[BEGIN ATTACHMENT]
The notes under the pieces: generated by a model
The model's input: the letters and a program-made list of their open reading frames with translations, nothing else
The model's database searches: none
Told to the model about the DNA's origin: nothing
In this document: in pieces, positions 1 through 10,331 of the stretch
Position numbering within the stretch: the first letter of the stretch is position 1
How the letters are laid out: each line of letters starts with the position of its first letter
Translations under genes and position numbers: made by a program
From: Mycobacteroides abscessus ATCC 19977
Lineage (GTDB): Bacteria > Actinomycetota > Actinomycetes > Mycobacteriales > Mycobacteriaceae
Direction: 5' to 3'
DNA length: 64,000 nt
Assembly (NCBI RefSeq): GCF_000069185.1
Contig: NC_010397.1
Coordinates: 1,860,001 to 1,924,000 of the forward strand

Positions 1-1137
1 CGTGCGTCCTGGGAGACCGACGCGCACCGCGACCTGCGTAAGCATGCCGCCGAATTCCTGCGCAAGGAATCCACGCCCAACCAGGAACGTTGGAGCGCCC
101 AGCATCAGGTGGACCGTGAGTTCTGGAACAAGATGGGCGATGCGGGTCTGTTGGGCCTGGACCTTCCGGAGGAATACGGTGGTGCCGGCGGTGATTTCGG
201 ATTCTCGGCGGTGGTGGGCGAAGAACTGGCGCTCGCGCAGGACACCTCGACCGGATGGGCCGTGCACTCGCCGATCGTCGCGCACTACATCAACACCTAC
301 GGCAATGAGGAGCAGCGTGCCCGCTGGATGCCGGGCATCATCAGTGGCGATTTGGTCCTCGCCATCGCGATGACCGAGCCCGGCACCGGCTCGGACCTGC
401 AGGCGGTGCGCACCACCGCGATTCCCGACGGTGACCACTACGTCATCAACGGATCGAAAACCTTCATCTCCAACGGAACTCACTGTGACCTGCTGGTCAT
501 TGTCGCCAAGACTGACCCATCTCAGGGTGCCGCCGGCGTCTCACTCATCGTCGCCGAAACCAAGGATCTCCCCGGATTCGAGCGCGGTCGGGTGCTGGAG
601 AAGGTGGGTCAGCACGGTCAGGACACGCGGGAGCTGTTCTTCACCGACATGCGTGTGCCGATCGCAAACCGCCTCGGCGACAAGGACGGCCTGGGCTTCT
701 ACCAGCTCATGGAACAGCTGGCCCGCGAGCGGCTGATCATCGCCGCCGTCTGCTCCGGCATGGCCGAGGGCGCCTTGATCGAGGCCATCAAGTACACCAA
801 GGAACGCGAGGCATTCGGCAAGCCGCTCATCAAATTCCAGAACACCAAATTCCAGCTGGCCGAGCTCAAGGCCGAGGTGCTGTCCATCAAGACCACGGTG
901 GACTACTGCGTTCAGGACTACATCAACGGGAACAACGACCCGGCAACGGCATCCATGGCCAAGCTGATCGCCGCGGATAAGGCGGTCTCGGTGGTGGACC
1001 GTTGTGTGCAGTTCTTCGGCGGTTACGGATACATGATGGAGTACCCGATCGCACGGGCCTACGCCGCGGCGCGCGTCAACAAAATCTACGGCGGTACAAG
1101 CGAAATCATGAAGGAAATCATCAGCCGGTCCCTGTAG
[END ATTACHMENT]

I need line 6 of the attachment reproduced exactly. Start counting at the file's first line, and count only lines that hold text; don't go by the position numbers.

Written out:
Position numbering within the stretch: the first letter of the stretch is position 1